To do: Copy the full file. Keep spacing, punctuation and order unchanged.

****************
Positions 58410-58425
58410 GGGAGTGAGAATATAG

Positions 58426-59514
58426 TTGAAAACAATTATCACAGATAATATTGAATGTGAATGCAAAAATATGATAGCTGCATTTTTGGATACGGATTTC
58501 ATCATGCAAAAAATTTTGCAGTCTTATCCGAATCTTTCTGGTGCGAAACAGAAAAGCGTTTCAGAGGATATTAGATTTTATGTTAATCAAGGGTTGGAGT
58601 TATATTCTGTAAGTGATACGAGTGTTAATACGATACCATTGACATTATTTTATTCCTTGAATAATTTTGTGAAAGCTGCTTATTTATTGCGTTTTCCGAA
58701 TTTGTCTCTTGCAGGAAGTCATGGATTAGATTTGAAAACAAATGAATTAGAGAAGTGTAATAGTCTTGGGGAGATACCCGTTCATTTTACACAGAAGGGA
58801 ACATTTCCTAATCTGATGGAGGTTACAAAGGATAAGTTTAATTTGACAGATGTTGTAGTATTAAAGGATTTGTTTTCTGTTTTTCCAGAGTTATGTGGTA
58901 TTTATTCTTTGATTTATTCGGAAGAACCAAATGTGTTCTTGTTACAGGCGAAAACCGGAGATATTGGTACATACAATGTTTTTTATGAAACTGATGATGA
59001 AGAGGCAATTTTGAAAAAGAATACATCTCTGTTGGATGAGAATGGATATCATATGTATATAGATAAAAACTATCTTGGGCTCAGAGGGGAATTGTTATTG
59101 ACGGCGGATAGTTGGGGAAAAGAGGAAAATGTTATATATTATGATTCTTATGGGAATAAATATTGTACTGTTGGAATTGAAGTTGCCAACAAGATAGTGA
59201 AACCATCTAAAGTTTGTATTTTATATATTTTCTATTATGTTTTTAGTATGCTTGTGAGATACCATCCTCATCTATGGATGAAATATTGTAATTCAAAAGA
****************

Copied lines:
Positions 58410-58425
58410 GGGAGTGAGAATATAG

Positions 58426-59514
58426 TTGAAAACAATTATCACAGATAATATTGAATGTGAATGCAAAAATATGATAGCTGCATTTTTGGATACGGATTTC
58501 ATCATGCAAAAAATTTTGCAGTCTTATCCGAATCTTTCTGGTGCGAAACAGAAAAGCGTTTCAGAGGATATTAGATTTTATGTTAATCAAGGGTTGGAGT
58601 TATATTCTGTAAGTGATACGAGTGTTAATACGATACCATTGACATTATTTTATTCCTTGAATAATTTTGTGAAAGCTGCTTATTTATTGCGTTTTCCGAA
58701 TTTGTCTCTTGCAGGAAGTCATGGATTAGATTTGAAAACAAATGAATTAGAGAAGTGTAATAGTCTTGGGGAGATACCCGTTCATTTTACACAGAAGGGA
58801 ACATTTCCTAATCTGATGGAGGTTACAAAGGATAAGTTTAATTTGACAGATGTTGTAGTATTAAAGGATTTGTTTTCTGTTTTTCCAGAGTTATGTGGTA
58901 TTTATTCTTTGATTTATTCGGAAGAACCAAATGTGTTCTTGTTACAGGCGAAAACCGGAGATATTGGTACATACAATGTTTTTTATGAAACTGATGATGA
59001 AGAGGCAATTTTGAAAAAGAATACATCTCTGTTGGATGAGAATGGATATCATATGTATATAGATAAAAACTATCTTGGGCTCAGAGGGGAATTGTTATTG
59101 ACGGCGGATAGTTGGGGAAAAGAGGAAAATGTTATATATTATGATTCTTATGGGAATAAATATTGTACTGTTGGAATTGAAGTTGCCAACAAGATAGTGA
59201 AACCATCTAAAGTTTGTATTTTATATATTTTCTATTATGTTTTTAGTATGCTTGTGAGATACCATCCTCATCTATGGATGAAATATTGTAATTCAAAAGA